Another Core Set card and a staple to this very day, Faramir is not known for his stats but is played purely for his ability. Exhausting Faramir for this ability allows you to choose a player. That player gains +1 willpower on all their characters, even those that aren’t questing. The best part of this is that it is not limited to a certain number of times you can use this effect. Because of that, you can just load up Faramir with readying attachments or use events like To Arms and Ever Vigilant to ready him and use him again. You also do not have to select yourself for his ability. If there is a player questing with more characters than you are, you can select them and enjoy an even bigger boost in willpower. It is my personal belief that this ally is among one of those that are responsible for Messenger of the King‘s limit to readying when you make an ally a hero.

He is rather expensive, though, at 4 resources. But being in Leadership does soften the blow a little. Steward of Gondor will make it easy to afford him (though the steward himself is not a fan of Faramir for personal reasons…). You will also have some competition, as there are two hero versions and a Lore ally version of Faramir. They are not as popular as the Leadership ally, though, and you can usually get away with playing this version in your deck. Not many people can deny his insane willpower boost in the mid-to-late game. The only time you are not allowed to run him is during The Blood of Gondor and The Morgul Vale quests when there are objective versions of him in play.

Sword that Was Broken

The second generic boost to all characters that Leadership gets is a bit more restrictive but more of a thematic win. The Sword that was Broken is a more expensive version of Song of Kings on most heroes, but on any version of Aragorn, it does more than just grant the Leadership sphere. Once attached to Aragorn, it grants every character you control +1 willpower as a static bonus. This is super powerful against quests that require willpower for things other than questing, such as the Orcs from the Haradrim cycle that need to be defended by a high-willpower defender, or during the Redhorn Gate, where characters are discarded if their willpower is ever 0. This attachment adds a layer of protection to that and can help your characters to quest more easily. It is not as repeatable as Faramir, but it is also not as vulnerable to direct damage than an ally. The Artifact trait also combos well with the Ring of Barahir, providing additional hitpoints to the wielder, ensuring that they don’t die. The high cost of 3 resources is a lot to consider, but if you happen to get lucky with ally Galadriel, you can get it out for free (after having paid for her, of course). This is one of the puzzle pieces that make Aragorn into a fantastic quester, and when paired with more willpower boosts (Fellowship contract, Arkenstone, Faramir), you can get stupid amounts of willpower on the table.


Having had two spheres where we are spoiled for choice when it comes to willpower boosts, we now get to the two spheres that don’t have it as easy. Lore does have some characters with solid willpower, and heroes like Thurindir and Treebeard can certainly get to 4+ willpower on their own. But aside from Protector of Lorien, there aren’t a ton of willpower boosts for the sphere. And having discussed two Core Set cards already, I didn’t want to include a segment on that one. It would just turn into a Core Set card analysis. Though I do suppose it is a good thing we get access to many strong willpower boosts early in the game’s life. But I want to discuss a relatively recent card that has become a staple in many of my decks lately.

Stone of Elostirion

No, I’m not biased because this is a Palantir… ok, maybe a little. But my point still stands that this is some of the most affordable willpower in Lore that you can get (outside of spamming Anfalas Herdsmen when 3 Ethir Swordsmen are already on the table). 2 willpower for 1 cost is a steal in any sphere, and you also get the added benefit of drawing an additional card each turn. While you might not struggle for cards when playing Lore, drawing through your deck faster can never hurt, and at worst, you can fuel cards like Eowyn and Protector of Lorien if you have no need for the additional cards. You can also be generous and have another player take this attachment, giving them the additional willpower and card draw.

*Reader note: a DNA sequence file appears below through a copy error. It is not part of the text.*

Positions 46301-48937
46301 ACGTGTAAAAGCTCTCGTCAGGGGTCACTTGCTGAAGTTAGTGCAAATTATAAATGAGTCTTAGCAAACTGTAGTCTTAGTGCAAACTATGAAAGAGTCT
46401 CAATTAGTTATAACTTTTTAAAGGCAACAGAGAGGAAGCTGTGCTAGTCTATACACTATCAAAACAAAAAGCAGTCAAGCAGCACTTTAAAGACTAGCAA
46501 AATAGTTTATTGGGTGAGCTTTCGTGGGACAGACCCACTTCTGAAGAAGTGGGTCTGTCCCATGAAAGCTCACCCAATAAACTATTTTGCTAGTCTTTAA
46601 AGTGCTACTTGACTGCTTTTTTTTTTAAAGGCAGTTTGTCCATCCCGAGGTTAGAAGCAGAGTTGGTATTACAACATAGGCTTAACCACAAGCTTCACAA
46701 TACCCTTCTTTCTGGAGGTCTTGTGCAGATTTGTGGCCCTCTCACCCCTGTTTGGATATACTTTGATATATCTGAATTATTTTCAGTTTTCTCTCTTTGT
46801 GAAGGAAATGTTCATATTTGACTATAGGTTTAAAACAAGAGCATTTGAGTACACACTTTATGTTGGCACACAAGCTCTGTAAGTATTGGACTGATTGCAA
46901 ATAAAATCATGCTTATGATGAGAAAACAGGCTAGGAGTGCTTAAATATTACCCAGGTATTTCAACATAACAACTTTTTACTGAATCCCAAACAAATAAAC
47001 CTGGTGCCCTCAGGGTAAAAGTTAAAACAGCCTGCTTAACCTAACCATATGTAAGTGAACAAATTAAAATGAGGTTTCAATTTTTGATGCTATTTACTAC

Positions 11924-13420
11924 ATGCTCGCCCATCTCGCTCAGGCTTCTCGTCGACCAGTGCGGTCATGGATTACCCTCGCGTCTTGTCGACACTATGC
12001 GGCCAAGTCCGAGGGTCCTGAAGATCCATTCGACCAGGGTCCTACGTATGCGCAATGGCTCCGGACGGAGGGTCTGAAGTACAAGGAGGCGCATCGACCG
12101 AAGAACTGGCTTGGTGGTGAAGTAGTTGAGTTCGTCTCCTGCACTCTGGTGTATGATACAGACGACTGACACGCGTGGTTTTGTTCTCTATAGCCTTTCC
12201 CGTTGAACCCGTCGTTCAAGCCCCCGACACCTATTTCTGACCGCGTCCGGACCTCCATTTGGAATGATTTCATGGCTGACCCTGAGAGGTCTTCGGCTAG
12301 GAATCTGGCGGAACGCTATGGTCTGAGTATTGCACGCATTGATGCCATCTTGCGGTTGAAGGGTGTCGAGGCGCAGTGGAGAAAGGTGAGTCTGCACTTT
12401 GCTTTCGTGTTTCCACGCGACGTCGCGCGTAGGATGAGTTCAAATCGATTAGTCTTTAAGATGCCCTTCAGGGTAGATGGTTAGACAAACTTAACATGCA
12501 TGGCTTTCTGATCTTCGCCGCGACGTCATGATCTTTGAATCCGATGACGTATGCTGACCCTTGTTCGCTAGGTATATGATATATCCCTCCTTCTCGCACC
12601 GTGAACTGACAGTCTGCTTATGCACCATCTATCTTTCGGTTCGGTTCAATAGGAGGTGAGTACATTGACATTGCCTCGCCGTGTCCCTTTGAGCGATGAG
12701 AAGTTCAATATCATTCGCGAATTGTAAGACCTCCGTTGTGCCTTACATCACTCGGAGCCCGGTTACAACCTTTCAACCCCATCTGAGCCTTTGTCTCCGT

This does come at a cost aside from the 1 Lore resource, though. This is a Guarded (location) attachment, meaning that you have to clear a location with this attached before you get to claim it. But that is no problem for Lore, having access to Asfaloth, The Evening Star, and Mirkwood Explorer. As long can get progress while in the staging area, you should have no problem clearing it and claiming the attachment. Playing this card can even get rid of nasty enemies and treacheries that are on top of the encounter deck!


Willpower has never been Tactics’ strong suit, and it shows in their selection for willpower buffs. It is rare to find affordable willpower in this sphere, and many allies with 2 or more willpower end up being unique. The only attachments you can really use are Sting and Red Arrow, but those just add +1 to only the attached character. So it is slim pickings for deciding on the staple for this sphere, but I think I have found the best card that matches the criteria I set for myself.


Yes, it is another Rohan hero, but you cannot blame me for including him on this list. Coming in at the very end of the Against the Shadow cycle, Theoden was the first sign that a mono-Tactics deck might actually be viable. It took a little longer after that to get a lot of willpower for the sphere, but he was a noticeable change in direction for the willpower-starved sphere. Theoden is a well-rounded hero with the benefit of having the Sentinel keyword to do double duty for your deck. The reason he is on this list is that he provides a global willpower boost to all Tactics heroes in the game. This goes for other players as well! Tactics heroes might not be known for being sent to the quest very often, but it can certainly make an impact in the early game when not everyone has to be kept back for combat. Heroes like Thalin, Tactics Eowyn, and Hirgon are common targets for this effect, and you often see them in the same deck together. But the boosted willpower benefits Theoden as well. He can go on the quest for 3 willpower by himself, readying with Snowmane if you are successful. You can also use Herugrim and Golden Shield to add your boosted willpower to your attack and defence, respectively.